Eric Sobieski is an undergraduate at the University of Pittsburgh studying chemistry, with a concentration in biochemistry. He is researching the mucoadhesive properties of ECM hydrogels, focusing mainly on adhesion to colonic mucosa. Additionally, Eric is working on preclinical studies of an ECM hydrogel treatment for ulcerative colitis.
Administrative
Maria Alexander
(T) 412-624-5308
(F) 412-624-5256
(Email) alexanderm3@upmc.edu
Rachel Thomas Beckel
(T) 412-624-5252
(F) 412-624-5256
(Email) thomasre@upmc.edu
Visiting Scholars
Frederik Ceyssens
Frederik Ceyssens visited the Badylak Laboratory in 2013 as part of a research fellowship from FWO (The Research Foundation – Flanders, Belgium). His research investigated novel brain-computer interfaces in collaboration with KULeuven and the Gasthuisberg University Hospital, along with CNS tissue engineering.
Serhiy Forostyak
Dr. Forostyak received his Ph.D. degree from Charles University in Prague in 2012, was trained as a General Surgeon in 2005-2008, and received his M.D. in 2005 from Ternopil State Medical University. From 2009 to 2010 he was involved as a fellow into the Marie Curie Actions under the FP 6, CORTEX. During the course of his medical and postgraduate studies, Dr. Forostyak became very interested in neurodegenerative diseases and spinal cord injury. Currently, Dr. Forostyak is a Postdoctoral Researcher in the Department of Neuroscience of the Institute of Experimental Medicine, Academy of Sciences of the Czech Republic and Charles University in Prague. His research interests are focused on the plasticity, neuroprotection and neuregeneration of the spinal cord after acute/chronic trauma or affected by amyotrophic lateral sclerosis, using different types of stem cells and biomaterials, and translation of the results to clinics. The studies are performed in vivo using transgenic and knock-out animals, as well as different disease models like balloon induced compression lesion, hemisection, transection with stem cells and hydrogels transplantation. Dr. Forostyak visited Dr. Badylak’s laboratory in April 2013.
Sophie Hollands
Sophie Hollands visited the Badylak Laboratory in 2013 as part of a research rotation from her home institution of the University of Nice, France, Polytech’Nice Sophia Department. Her research in the Badylak lab centered on whole organ engineering.
Sarka Kubinova, PhD
Dr. Kubinova is a research scientist at the Institute of Experimental Medicine AS CR (Prague, Czech Republic), where she heads the Laboratory of Biomaterials and Biophysical Methods. Her research focuses on the development of new biomaterials for tissue repair, especially hydrogel scaffolds for spinal cord repair as well as nanofibers developed as carriers for cell transfer and drug delivery. In collaboration with Badylak Laboratories, she evaluates the application of extracellular matrix scaffolds from the central nervous system in the treatment of spinal cord injury.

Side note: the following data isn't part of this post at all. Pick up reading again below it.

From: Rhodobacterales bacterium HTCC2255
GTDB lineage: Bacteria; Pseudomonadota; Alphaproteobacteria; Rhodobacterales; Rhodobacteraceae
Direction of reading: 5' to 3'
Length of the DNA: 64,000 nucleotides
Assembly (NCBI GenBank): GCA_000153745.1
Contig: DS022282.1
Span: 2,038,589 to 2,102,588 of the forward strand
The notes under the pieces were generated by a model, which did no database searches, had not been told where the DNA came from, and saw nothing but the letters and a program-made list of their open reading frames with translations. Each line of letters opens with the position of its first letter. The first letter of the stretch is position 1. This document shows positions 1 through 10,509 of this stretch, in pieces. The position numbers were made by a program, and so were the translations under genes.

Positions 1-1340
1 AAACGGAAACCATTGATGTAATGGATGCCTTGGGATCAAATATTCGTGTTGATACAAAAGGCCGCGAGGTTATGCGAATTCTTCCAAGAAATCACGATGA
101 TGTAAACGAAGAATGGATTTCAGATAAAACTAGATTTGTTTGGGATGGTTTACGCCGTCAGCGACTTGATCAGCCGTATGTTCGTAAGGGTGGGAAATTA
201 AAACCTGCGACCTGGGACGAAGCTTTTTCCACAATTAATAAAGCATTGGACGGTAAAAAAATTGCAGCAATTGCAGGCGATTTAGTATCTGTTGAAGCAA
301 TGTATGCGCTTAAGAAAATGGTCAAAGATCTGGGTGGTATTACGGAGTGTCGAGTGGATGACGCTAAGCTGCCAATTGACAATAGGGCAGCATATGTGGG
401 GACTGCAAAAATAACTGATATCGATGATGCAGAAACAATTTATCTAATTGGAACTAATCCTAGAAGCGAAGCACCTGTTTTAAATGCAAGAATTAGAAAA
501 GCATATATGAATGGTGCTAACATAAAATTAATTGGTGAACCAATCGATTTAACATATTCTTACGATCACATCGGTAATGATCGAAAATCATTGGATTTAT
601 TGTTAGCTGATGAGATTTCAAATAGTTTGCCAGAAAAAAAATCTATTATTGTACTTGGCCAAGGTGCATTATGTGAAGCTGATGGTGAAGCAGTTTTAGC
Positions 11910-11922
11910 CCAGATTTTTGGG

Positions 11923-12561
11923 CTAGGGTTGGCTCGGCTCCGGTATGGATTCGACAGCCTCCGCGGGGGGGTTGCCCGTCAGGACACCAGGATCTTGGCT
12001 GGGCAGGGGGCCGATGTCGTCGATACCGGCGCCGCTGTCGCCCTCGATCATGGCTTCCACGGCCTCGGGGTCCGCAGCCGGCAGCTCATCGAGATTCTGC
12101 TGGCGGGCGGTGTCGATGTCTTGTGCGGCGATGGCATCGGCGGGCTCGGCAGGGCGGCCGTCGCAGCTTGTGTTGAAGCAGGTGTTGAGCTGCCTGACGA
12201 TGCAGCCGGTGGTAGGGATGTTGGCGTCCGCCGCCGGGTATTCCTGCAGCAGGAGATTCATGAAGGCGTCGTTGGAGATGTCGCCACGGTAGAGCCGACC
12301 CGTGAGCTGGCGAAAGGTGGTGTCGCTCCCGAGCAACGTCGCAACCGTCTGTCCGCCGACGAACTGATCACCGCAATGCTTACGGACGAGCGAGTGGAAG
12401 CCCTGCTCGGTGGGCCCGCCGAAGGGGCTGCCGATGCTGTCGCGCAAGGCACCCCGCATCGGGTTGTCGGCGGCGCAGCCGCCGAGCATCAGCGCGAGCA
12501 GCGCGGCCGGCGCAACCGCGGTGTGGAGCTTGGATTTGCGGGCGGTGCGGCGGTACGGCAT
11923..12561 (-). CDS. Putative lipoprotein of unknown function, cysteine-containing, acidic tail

Kristen Jones, MD
Dr. Jones conducted research in the Badylak Laboratory July 2011 through March 2012 as a 5th year neurosurgery resident at UPMC. Her research concentrated on the clinical translation of in vivo research investigating the use of ECM bioscaffolds in the repair of CNS tissue (e.g., brain and spinal cord). She focused on the modulation of the macrophage response to promote tissue remodeling.
Alejandro Nieponice, MD, PhD
Alejandro Nieponice is a Research Assistant Professor at the University of Pittsburgh and a faculty member of the McGowan Institute. With his background as a esophageal surgeon, his primary research interest is the clinical translation of ECM technologies for esophageal applications. As part of that effort he participates in the design and execution of several pre-clinical studies in the Badylak laboratories to evaluate novel applications of biomaterials.
Maria Quidgley-Martin
Maria Quidgley-Martin is originally from San Juan, Puerto Rico, and obtained her Bachelor's degree in 2012 from the University of Florida. She is currently a medical student at the University of Pittsburgh School of Medicine. She is pursuing her Scholarly Project in the Badylak lab, studying the macrophage polarization profile in response to normal, metaplastic, and neoplastic esophageal extracellular matrix.
Theresa Rausch
Theresa Rausch is a graduate student in the Transnational University Limburg of Belgium studying Biomedical Sciences, specialized in Clinical Molecular Sciences. Her current research includes examining the effect of miRNAs and exosomes on the remodeling of implanted ECM scaffolds, and the characteristics of macrophage polarization with the extended goal to notify molecular targets to bias polarization.